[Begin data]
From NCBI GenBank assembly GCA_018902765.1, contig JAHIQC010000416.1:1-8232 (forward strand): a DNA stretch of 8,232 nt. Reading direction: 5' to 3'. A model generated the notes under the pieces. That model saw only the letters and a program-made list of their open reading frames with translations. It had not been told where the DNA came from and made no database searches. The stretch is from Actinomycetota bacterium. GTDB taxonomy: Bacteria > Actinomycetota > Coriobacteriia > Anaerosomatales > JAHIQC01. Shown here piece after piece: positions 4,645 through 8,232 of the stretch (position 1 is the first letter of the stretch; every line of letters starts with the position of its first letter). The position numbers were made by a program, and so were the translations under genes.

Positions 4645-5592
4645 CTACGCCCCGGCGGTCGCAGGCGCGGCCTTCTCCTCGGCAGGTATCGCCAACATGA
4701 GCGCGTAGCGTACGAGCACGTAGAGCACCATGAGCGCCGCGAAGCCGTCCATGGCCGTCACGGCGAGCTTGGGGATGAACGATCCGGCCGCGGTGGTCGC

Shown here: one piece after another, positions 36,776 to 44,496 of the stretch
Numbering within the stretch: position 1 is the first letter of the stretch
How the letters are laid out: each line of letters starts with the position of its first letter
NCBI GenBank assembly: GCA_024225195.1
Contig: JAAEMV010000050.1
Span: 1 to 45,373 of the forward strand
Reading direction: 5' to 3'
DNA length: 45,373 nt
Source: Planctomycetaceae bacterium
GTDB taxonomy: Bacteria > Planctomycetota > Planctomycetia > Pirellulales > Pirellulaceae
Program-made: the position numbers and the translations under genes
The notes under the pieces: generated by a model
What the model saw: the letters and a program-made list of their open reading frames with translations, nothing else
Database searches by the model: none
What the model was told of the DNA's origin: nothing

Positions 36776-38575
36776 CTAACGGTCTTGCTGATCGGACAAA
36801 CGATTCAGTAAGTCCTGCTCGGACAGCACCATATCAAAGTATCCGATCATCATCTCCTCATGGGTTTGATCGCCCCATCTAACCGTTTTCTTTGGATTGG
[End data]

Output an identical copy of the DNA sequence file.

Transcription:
From NCBI GenBank assembly GCA_018902765.1, contig JAHIQC010000416.1:1-8232 (forward strand): a DNA stretch of 8,232 nt. Reading direction: 5' to 3'. A model generated the notes under the pieces. That model saw only the letters and a program-made list of their open reading frames with translations. It had not been told where the DNA came from and made no database searches. The stretch is from Actinomycetota bacterium. GTDB taxonomy: Bacteria > Actinomycetota > Coriobacteriia > Anaerosomatales > JAHIQC01. Shown here piece after piece: positions 4,645 through 8,232 of the stretch (position 1 is the first letter of the stretch; every line of letters starts with the position of its first letter). The position numbers were made by a program, and so were the translations under genes.

Positions 4645-5592
4645 CTACGCCCCGGCGGTCGCAGGCGCGGCCTTCTCCTCGGCAGGTATCGCCAACATGA
4701 GCGCGTAGCGTACGAGCACGTAGAGCACCATGAGCGCCGCGAAGCCGTCCATGGCCGTCACGGCGAGCTTGGGGATGAACGATCCGGCCGCGGTGGTCGC

Shown here: one piece after another, positions 36,776 to 44,496 of the stretch
Numbering within the stretch: position 1 is the first letter of the stretch
How the letters are laid out: each line of letters starts with the position of its first letter
NCBI GenBank assembly: GCA_024225195.1
Contig: JAAEMV010000050.1
Span: 1 to 45,373 of the forward strand
Reading direction: 5' to 3'
DNA length: 45,373 nt
Source: Planctomycetaceae bacterium
GTDB taxonomy: Bacteria > Planctomycetota > Planctomycetia > Pirellulales > Pirellulaceae
Program-made: the position numbers and the translations under genes
The notes under the pieces: generated by a model
What the model saw: the letters and a program-made list of their open reading frames with translations, nothing else
Database searches by the model: none
What the model was told of the DNA's origin: nothing

Positions 36776-38575
36776 CTAACGGTCTTGCTGATCGGACAAA
36801 CGATTCAGTAAGTCCTGCTCGGACAGCACCATATCAAAGTATCCGATCATCATCTCCTCATGGGTTTGATCGCCCCATCTAACCGTTTTCTTTGGATTGG